As Sun ‘n Fun 2010 prepares to kick, our Short Final columnist Deb McFarland reminisces about past fly-ins:
If I were feeling perky, I would quip that the sun is shining, the air is warming and spring is finally here. It’s kind of hard to be perky after this past winter with its days of dreary cold and persistent wind. Instead, I feel more like demanding, “Spring, what the heck took you so long?”
Perhaps I’m a tad more curmudgeon than I thought.
My annoyance aside, April is here and the beginning of fly-in season is upon us. During our years as empty nesters, this meant flying down to Sun ’n Fun in Lakeland for the annual aviation rite of spring. For many of us at JZP, we’d spend weeks preparing our airplanes and our bodies for a week of sun and airplanes in lovely central Florida.
Since Keely came along, however, I can’t seem to convince our local board of education that the county’s spring break should correspond with this event. In fact, they don’t seem to mind that their scheduled breaks don’t correspond with any of the fly-ins that the McFarland clan enjoys, including Oshkosh, the big daddy of them all.
They don’t consider these type of events educational field trips, either. There are no excused absences for flying, only illness of the child or death in the immediate family. One can only kill off parents and siblings once before suspicions are raised, and Keely has already suffered the plague, malaria, typhoid and H1N1. We don’t dare push our luck.
So while there is no Sun ’n Fun in our immediate future, we are still traveling down to the Panhandle for a few days of beach bumming and a stop at the National Naval Aviation Museum in Pensacola. We even hope to catch the Blue Angels practicing their air show on a Tuesday or Wednesday morning while we’re there.
All this reflection of Sun ’n Funs past got me thinking about the years the Old Man and I flew there with friends, camped under our wing, savored the sounds of hundreds of airplanes and enjoyed the perpetual Florida breeze. There were the occasional wildfires, a storm or two and sometimes the temps would dip precariously low, but we survived and, come the next January, we were ready to start planning our next grand Lakeland adventure.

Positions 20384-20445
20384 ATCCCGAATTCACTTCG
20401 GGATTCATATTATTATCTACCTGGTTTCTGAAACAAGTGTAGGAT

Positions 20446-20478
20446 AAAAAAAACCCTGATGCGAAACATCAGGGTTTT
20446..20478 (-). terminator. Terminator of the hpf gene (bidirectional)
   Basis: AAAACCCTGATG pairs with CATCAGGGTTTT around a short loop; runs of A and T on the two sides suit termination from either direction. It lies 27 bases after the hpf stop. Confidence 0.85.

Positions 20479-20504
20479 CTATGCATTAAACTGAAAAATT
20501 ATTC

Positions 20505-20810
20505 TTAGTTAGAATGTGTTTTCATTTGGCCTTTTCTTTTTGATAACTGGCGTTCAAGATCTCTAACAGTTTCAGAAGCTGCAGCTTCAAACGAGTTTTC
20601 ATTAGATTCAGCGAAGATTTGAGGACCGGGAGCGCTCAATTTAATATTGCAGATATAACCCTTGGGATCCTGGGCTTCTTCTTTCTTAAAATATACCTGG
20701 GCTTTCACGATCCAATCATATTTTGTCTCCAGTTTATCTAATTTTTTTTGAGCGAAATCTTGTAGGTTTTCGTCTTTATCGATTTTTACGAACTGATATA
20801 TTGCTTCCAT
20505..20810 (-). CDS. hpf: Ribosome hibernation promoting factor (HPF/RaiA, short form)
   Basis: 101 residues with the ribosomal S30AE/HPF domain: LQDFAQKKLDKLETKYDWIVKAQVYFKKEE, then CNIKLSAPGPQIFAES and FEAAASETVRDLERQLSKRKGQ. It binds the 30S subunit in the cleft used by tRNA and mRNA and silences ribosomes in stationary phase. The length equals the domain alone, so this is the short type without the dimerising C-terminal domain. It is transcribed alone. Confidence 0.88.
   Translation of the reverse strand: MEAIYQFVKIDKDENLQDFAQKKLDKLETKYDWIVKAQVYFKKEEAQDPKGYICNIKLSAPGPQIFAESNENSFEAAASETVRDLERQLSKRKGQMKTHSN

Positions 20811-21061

I recently reviewed some of those columns I wrote during the fly-in and contemplated on how time has changed my life’s perspective. I was always excited about getting my airplane and my body in shape for the spring, and in one column I offered this advice: “Two months before our departure date, I try on my shorts. Ladies, we have all learned the hard way that this is not something we should leave to the last minute. Too many females have fallen into despair after realizing their zippers will not zip unless drastic measures are taken. So, if my shorts are too tight or just plain impossible to get into, the diet starts now.”
Today, I don’t consider tight shorts a catastrophe. I just go out and buy bigger ones. Diets are for young women. I don’t mind looking like the granny I am.
“By early March, I begin to consider my hairstyle and color for the event. I try to determine my mood and objective for this particular year. Do I want to look young and sassy, sophisticated and glamorous, or go for the easiest style for a week of very primitive camping?”
In the years since that bit of fluff was written, I have found a solution for hairstyle dilemmas as well. It’s called a hat. Just wear it and no one can tell if your hair is styled properly or not.
“This year I decided I needed highlights to make me look vibrant. They turned out vibrant, all right. They were orange. I had brownish-gray hair with orange stripes. Yes, I looked like my neighbor’s tabby. It took the whole month to get that little boo-boo worked out. Good thing I didn’t wait until the night before!”
See, the hat trick works. It’s safer and cheaper than hair products gone awry.
“If I can give any Sun ’n Fun newbie a word of advice, it would be: Don’t buy new shoes. Your feet will thank you and, besides, those jogger’s specials won’t be so special when you return home. Wear your most comfortable and worn pair, that way when they turn black, you won’t care.”
I forgot to mention that one’s ankles turn black as well. I can remember departing Lakeland after several days of airplane camping in the dusty, black dirt. Our first fuel stop would be in northern Florida or southern Georgia. Often that waypoint would be my first contact with a flushing toilet and a mirror in nearly a week. I experienced an odd mixture of total delight for one luxury and abject horror for the other.
“However, new flops for lounging around the campsite are a must. Their color and style are of the utmost importance, as they will reflect your personality and sense of style. Just remember toenail maintenance. The sudden appearance of winter toenails in bright sunshine can be a shock to any system.”
At my age, I’m just glad I still have toenails, although I must admit I still have a fondness for the new spring colors.
“The night before we leave, I paint my toenails. Not because it makes me look like an aviation goddess (of course, they may do that), but because it helps hide the dirt I’m bound to get under them. If I can’t see it, I won’t worry about it.”
That’s good advice even after all these years. I think I will paint my nails in honor of spring’s return after all, but it will be hard to choose the best Revlon color for the occasion: Plum Seduction, Tropical Temptation or Red Hot Tamale.
On the other hand, if I choose Silver Screen, I won’t clash with Lester’s polish.
Deb McFarland is the proud owner of Lester, a 1948 Luscombe 8E, and part of the “Front Porch Gang” at Pickens County Airport in Georgia. She can be reached at ShortFinal@generalaviationnews.com.